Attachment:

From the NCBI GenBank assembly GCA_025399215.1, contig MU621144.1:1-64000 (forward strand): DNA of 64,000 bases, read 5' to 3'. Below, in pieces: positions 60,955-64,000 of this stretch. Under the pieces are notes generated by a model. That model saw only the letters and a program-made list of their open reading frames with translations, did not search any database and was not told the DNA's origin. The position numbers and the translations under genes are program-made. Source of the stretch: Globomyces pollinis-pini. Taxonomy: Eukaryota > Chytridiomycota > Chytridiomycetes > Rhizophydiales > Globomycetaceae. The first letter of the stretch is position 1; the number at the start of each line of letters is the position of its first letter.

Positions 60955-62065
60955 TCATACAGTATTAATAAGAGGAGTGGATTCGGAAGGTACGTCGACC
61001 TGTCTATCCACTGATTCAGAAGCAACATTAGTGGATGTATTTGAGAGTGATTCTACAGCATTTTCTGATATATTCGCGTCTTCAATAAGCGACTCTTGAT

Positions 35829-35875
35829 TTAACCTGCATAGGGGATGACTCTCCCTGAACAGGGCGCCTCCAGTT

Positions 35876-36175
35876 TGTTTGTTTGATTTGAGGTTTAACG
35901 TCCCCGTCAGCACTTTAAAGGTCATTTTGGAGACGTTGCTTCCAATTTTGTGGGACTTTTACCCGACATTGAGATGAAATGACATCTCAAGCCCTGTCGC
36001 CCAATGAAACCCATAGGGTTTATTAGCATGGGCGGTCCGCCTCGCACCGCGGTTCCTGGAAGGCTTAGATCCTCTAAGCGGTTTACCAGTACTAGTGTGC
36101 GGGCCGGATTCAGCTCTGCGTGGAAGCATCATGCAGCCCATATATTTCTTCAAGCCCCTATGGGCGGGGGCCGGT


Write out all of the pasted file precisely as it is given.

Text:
From the NCBI GenBank assembly GCA_025399215.1, contig MU621144.1:1-64000 (forward strand): DNA of 64,000 bases, read 5' to 3'. Below, in pieces: positions 60,955-64,000 of this stretch. Under the pieces are notes generated by a model. That model saw only the letters and a program-made list of their open reading frames with translations, did not search any database and was not told the DNA's origin. The position numbers and the translations under genes are program-made. Source of the stretch: Globomyces pollinis-pini. Taxonomy: Eukaryota > Chytridiomycota > Chytridiomycetes > Rhizophydiales > Globomycetaceae. The first letter of the stretch is position 1; the number at the start of each line of letters is the position of its first letter.

Positions 60955-62065
60955 TCATACAGTATTAATAAGAGGAGTGGATTCGGAAGGTACGTCGACC
61001 TGTCTATCCACTGATTCAGAAGCAACATTAGTGGATGTATTTGAGAGTGATTCTACAGCATTTTCTGATATATTCGCGTCTTCAATAAGCGACTCTTGAT

Positions 35829-35875
35829 TTAACCTGCATAGGGGATGACTCTCCCTGAACAGGGCGCCTCCAGTT

Positions 35876-36175
35876 TGTTTGTTTGATTTGAGGTTTAACG
35901 TCCCCGTCAGCACTTTAAAGGTCATTTTGGAGACGTTGCTTCCAATTTTGTGGGACTTTTACCCGACATTGAGATGAAATGACATCTCAAGCCCTGTCGC
36001 CCAATGAAACCCATAGGGTTTATTAGCATGGGCGGTCCGCCTCGCACCGCGGTTCCTGGAAGGCTTAGATCCTCTAAGCGGTTTACCAGTACTAGTGTGC
36101 GGGCCGGATTCAGCTCTGCGTGGAAGCATCATGCAGCCCATATATTTCTTCAAGCCCCTATGGGCGGGGGCCGGT